It's worth asking ourselves, 'If you truly believe in something, does that mean it's true'? Scientifically, the answer is no, but what about on a more personal, spiritual level? If you really truly believe that an item in your house is having an effect on you, are you more likely to feel that effect? It's really not for us to say, but it's a very interesting concept that deserves further research. Once again though, we must point out though that no studies have ever found any therapeutic effects or properties in gemstones, and the following is for your information only.

Topaz has long been associated with soothing, healing and re-motivating, and has been called the gemstone of good fortune and love. It is also thought to give one the energy to promote forgiveness and truthfulness. Wearing Topaz has been said to help stabilise one's emotions and calm one's nerves. Blue Topaz particularly has been said to unite mind, body and spirit, while crystal healers have linked Yellow/Golden Topaz with bringing about a sense of optimism and strengthening one's character. Healers believe that Imperial Topaz stimulates the appetite and helps in relaxation.


  • Colour Colourless, yellow, yellow-orange, blue, violet, green, pink, pink-red
  • Family Topaz
  • Mohs Scale Hardness 8
  • Specific Gravity 3.5 - 3.6
  • Refractive Index 1.60 - 1.63
  • Lustre Vitreous
  • Crystal System Orthorhombic
  • Transparency Transparent to translucent
  • Chemical Formula Al2SiO4(F,OH)2
  • Composition Aluminum Fluoro-Hydroxyl-Silicate


Topaz mine map

As you can see from the map above, the biggest Topaz mines are spread far and wide across the world. Here at Gemporia, we get most of our Topaz from Brazil and Nigeria, as well as some of the other places occasionally. Brazil is a treasure trove of gemstones, and this remarkable country gives us excellent-quality Emerald, Rubellite, Aquamarine, and so many other stones.

The Topaz we get from here is so clean and clear, and creates the perfect canvas on which to paint a multitude of hues using modern colouring techniques. Brazil even gives us one of the very few naturally coloured Topaz gemstones: Imperial Topaz.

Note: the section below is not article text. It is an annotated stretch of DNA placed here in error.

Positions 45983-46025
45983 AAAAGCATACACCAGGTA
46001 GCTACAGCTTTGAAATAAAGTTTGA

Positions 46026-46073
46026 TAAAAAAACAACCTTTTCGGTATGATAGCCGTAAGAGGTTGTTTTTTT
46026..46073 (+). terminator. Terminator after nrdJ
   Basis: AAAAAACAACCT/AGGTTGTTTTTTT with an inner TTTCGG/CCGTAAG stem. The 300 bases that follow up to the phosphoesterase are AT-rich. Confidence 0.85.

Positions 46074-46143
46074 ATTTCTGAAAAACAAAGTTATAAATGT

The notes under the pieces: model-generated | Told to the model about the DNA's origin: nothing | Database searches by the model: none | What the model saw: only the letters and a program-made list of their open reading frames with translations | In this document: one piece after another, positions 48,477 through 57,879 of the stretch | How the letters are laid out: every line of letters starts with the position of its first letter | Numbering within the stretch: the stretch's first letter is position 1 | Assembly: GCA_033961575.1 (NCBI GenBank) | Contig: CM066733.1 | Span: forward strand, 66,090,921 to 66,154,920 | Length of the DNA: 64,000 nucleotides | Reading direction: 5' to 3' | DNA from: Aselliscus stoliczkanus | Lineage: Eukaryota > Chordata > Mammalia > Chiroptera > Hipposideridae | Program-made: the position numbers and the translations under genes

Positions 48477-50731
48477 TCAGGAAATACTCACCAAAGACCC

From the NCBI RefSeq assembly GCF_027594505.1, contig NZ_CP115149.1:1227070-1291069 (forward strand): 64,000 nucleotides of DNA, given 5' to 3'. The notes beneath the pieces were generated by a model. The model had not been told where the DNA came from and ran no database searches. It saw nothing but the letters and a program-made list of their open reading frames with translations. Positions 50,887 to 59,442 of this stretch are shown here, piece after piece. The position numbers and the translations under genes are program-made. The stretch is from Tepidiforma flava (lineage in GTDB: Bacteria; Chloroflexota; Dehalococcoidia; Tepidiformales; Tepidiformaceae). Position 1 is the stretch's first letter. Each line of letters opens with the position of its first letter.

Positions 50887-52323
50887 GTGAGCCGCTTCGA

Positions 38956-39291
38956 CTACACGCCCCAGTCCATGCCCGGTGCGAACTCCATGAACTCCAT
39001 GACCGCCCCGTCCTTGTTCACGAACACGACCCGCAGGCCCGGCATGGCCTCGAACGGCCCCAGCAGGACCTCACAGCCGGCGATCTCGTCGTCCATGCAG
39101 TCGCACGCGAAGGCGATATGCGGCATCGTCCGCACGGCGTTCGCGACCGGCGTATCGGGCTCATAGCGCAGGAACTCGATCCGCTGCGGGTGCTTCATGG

Nigeria also provides the most incredibly bright, clear Topaz stones, and is also the source of the giant Cullinan Topaz sample we have in the Gemporia museum. This remarkably large piece of Topaz weighs in at a phenomenal 77,000 carats!


Sky Blue Topaz

Sky Blue Topaz is the lightest variety of Blue Topaz (typically around 20% to 30% tone), and when they feature great clarity (which they almost always do), they can often look similar to Aquamarine. The name comes from the unmistakable colour of the sky on a crisp, clear spring day, and the lighter tone works hand in hand with the sparkle of the gemstone to make this variety really twinkle and shine. They're almost unbeatable for their beauty when worn as a pair of stud earrings in a good carat weight.

Sky Blue Topaz

Swiss Blue Topaz

This is the name given to any Blue Topaz jewels that are lighter in tone than London Blue Topaz, but darker in tone than Sky Blue Topaz. This 'best of both worlds' balance between the two is very popular and is thought to have been named after the colour of the spring sky above the Swiss Alps. Swiss Blue Topaz looks stunning in any precious metal setting, but we think it looks perfect when set into Sterling Silver, as the neutral colour of the metal lets the bright, vibrant blue of the stone truly shine through.

Swiss Blue Topaz

Imperial Topaz